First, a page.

In October of 2013, I watched the documentaries Forks Over Knives and Vegucated.  It was an evening that Greg wasn’t home, and I opened a bottle of wine and sat down with some chocolate.

I suspected that the films would reinforce my desire to eat healthier, have more meatless meals, and perhaps cure my over-enthusiasm for the grilled cheese sandwich. (I explain the health risks of dairy in this blog post.)

I didn’t realize the profoundly positive impact both films would have on my life, by giving me the information and motivation I needed to become a whole foods, plant based eater.  I am healthier, I have more energy, I recover more quickly from my workouts, and I am more at peace with the food I eat and its impact on animals and our planet.  You can read my blog post Why We’re Vegan and I Love It for more on our decision.

Here are some resources for anyone interested in plant-based eating.  It is one of the best changes I have ever made in my life, and I will never go back!

I’m certified in Plant-Based Nutrition through the T. Colin Campbell Center for Nutrition Studies, and am available to speak in classrooms about the various benefits of plant-based eating. See my presentation topics and learn more here.


  1. Thanks Kelly! My vegan inspiration came from reading The China Study after finishing breast cancer treatment last year. My primary care physician is a huge supporter. Alas both he and the author of the China Study make compelling cases, but approach it from a scientific nutrition POV—not a lifestyle or humanitarian POV. Learning to eat well takes patience, support and willingness to go easy on yourself when setbacks happen. Thanks for the inspiration today:-)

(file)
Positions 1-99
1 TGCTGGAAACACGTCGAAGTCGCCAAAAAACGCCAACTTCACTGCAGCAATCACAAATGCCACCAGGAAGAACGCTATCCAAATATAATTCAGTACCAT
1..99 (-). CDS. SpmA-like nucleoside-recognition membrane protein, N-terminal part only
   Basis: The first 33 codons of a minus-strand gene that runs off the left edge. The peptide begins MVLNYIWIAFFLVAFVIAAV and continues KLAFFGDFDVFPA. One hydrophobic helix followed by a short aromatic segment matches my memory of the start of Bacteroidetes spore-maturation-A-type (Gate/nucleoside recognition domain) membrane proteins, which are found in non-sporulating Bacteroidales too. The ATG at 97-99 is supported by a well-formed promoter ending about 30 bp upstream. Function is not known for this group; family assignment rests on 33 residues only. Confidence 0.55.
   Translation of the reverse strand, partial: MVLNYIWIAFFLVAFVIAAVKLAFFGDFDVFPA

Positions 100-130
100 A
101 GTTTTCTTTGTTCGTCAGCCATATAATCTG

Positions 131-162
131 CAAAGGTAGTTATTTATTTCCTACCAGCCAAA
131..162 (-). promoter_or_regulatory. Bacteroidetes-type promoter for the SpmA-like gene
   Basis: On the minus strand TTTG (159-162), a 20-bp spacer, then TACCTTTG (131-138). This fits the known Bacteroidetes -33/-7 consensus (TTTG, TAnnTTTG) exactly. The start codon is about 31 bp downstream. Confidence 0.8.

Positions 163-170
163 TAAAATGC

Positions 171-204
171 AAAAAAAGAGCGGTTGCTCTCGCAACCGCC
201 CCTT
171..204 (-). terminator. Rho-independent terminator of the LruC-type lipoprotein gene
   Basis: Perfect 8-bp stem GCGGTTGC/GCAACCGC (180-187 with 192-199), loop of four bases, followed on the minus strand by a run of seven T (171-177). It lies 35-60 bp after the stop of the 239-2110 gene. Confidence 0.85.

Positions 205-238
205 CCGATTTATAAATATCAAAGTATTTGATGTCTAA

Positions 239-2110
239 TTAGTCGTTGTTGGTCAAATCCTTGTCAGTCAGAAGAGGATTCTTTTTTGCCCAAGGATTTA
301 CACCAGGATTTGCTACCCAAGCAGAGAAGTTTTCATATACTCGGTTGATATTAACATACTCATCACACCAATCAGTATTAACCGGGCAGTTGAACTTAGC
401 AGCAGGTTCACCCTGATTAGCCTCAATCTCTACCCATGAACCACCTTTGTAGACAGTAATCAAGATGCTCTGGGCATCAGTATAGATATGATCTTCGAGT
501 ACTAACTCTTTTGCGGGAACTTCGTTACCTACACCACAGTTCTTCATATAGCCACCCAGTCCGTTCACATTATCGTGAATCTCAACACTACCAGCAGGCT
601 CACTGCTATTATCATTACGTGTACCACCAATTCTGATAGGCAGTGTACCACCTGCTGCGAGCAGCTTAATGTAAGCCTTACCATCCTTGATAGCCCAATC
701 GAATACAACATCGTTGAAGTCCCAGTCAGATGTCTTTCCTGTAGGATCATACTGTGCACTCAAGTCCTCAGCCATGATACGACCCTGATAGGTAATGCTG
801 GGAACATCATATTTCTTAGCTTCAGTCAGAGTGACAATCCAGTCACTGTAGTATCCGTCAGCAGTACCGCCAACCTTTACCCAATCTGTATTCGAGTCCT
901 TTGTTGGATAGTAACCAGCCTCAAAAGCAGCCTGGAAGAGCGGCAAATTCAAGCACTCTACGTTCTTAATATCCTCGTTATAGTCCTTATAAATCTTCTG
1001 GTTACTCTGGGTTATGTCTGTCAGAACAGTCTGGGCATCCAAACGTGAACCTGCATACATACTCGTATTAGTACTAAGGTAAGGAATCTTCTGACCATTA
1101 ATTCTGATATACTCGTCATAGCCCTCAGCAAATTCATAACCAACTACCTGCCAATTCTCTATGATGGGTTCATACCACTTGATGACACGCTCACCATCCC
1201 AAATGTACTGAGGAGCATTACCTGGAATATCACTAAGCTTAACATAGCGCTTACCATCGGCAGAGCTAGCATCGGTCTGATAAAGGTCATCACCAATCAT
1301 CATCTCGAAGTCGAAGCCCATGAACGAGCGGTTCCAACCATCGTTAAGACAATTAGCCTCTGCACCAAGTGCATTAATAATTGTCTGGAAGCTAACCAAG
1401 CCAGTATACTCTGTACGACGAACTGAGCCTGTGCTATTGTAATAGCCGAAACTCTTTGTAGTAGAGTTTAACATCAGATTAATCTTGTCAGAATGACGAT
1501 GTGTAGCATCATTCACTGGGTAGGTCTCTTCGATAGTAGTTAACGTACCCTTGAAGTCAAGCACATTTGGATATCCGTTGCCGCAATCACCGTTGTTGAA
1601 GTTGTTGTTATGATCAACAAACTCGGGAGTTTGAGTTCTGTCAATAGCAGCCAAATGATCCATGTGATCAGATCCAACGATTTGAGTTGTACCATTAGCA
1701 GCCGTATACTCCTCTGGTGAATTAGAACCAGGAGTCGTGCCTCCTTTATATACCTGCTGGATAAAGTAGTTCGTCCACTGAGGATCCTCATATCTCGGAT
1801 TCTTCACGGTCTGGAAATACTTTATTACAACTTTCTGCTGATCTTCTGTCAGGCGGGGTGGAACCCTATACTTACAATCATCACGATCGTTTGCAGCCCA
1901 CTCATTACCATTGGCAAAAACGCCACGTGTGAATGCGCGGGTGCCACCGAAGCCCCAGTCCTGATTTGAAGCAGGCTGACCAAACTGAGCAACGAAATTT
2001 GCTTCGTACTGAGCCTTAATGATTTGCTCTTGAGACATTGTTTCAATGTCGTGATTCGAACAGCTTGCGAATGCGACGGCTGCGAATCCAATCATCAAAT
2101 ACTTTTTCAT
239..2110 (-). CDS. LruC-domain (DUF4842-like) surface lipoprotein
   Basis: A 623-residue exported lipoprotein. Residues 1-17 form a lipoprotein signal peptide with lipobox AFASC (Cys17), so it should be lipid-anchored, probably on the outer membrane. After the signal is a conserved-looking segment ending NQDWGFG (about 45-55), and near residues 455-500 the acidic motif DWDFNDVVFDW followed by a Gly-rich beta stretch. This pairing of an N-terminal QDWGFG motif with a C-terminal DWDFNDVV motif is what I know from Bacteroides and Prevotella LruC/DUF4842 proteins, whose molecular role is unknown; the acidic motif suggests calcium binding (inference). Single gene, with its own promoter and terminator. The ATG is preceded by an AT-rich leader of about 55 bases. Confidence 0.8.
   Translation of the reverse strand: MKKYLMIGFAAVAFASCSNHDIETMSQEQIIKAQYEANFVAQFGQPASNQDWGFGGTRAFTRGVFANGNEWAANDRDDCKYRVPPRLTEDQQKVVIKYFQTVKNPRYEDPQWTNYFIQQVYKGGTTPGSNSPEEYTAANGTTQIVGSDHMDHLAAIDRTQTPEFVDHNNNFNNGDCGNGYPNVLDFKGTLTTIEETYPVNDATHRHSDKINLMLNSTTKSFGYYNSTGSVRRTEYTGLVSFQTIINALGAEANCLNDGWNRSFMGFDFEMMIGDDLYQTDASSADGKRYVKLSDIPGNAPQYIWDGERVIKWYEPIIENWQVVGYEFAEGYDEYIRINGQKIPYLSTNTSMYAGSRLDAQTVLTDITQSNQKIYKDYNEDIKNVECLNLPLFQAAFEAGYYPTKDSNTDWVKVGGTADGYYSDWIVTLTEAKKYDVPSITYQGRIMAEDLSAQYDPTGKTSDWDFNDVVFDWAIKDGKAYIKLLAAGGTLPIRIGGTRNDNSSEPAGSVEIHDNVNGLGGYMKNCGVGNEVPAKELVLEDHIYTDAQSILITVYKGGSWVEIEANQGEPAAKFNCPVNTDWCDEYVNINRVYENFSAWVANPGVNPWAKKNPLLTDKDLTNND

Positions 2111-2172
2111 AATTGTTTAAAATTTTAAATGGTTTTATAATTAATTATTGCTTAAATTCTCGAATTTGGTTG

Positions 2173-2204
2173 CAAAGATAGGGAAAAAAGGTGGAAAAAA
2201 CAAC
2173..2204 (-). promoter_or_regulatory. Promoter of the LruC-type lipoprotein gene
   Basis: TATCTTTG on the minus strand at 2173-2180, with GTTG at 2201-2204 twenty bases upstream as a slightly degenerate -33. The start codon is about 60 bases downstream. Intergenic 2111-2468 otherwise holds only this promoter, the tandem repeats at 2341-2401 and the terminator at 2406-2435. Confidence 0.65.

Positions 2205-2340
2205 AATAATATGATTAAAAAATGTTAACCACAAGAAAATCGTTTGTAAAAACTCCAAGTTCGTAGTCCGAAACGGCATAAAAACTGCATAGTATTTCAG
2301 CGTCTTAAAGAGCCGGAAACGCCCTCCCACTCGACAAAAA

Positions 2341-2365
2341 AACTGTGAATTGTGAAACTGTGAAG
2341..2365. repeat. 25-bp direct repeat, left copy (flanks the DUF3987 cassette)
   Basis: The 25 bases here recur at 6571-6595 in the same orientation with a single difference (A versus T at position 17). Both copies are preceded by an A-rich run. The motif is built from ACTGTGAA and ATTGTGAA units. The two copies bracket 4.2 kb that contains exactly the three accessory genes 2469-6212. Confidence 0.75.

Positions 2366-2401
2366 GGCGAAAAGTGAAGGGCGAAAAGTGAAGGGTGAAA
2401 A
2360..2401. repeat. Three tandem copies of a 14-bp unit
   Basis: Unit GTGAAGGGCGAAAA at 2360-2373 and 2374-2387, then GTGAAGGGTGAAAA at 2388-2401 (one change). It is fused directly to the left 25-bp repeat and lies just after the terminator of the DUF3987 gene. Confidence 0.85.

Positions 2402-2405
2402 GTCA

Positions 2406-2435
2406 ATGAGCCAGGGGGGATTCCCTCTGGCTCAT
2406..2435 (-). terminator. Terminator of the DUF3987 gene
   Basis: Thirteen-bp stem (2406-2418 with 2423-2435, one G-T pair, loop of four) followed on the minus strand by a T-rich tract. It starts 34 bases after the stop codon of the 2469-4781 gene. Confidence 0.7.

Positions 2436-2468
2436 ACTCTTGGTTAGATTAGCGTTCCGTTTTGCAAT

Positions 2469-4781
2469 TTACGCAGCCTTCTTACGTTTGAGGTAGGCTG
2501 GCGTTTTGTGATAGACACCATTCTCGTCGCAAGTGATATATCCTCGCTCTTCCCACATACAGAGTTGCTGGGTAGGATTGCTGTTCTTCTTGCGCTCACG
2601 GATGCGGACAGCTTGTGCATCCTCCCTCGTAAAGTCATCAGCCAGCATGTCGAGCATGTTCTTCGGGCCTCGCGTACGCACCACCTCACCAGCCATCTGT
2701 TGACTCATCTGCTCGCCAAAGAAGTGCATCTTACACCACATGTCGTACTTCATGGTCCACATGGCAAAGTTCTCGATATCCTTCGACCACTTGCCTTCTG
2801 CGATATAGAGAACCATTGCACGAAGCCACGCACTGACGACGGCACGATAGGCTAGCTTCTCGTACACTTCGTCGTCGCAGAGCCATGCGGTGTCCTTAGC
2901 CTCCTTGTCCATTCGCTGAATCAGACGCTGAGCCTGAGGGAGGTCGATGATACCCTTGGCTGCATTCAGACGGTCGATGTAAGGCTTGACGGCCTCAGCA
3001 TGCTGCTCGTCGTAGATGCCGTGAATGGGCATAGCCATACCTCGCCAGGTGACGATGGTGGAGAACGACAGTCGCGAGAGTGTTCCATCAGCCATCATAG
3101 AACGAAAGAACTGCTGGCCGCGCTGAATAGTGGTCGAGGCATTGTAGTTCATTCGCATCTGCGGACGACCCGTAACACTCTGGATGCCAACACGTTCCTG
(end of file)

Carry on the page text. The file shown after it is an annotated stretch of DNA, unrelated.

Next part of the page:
1. I completely agree that you need to be willing to go easy on yourself when setbacks happen! I’ve learned that in so many areas of life. When I take a set-back as an indicator that I’m not up the challenge, it’s demoralizing and can instigate failure. When I look at all the areas in my life where I’ve had setbacks but successfully pushed forward, I realize that accepting them as temporary setbacks and a way to keep you sane during a time of transition and growth is critical. I like to encourage people to eat vegan a meal at a time, rather than shifting their entire identity all at once. It’s about making better choices one step at a time so that they’re manageable and eventually become second nature. You know all these things, being of great wisdom and experience!

      The more I share and post about whole foods, plant-based meals, the more people I encounter whose desire to eat the same way is there, but they’re hitting road blocks. What do you eat in restaurants, what do you feed the kids, etc. I love finding my own answers to these questions one step at a time and then trying to exchange that information with others. We’re all building our own cookbooks and take out menus of what works for us!

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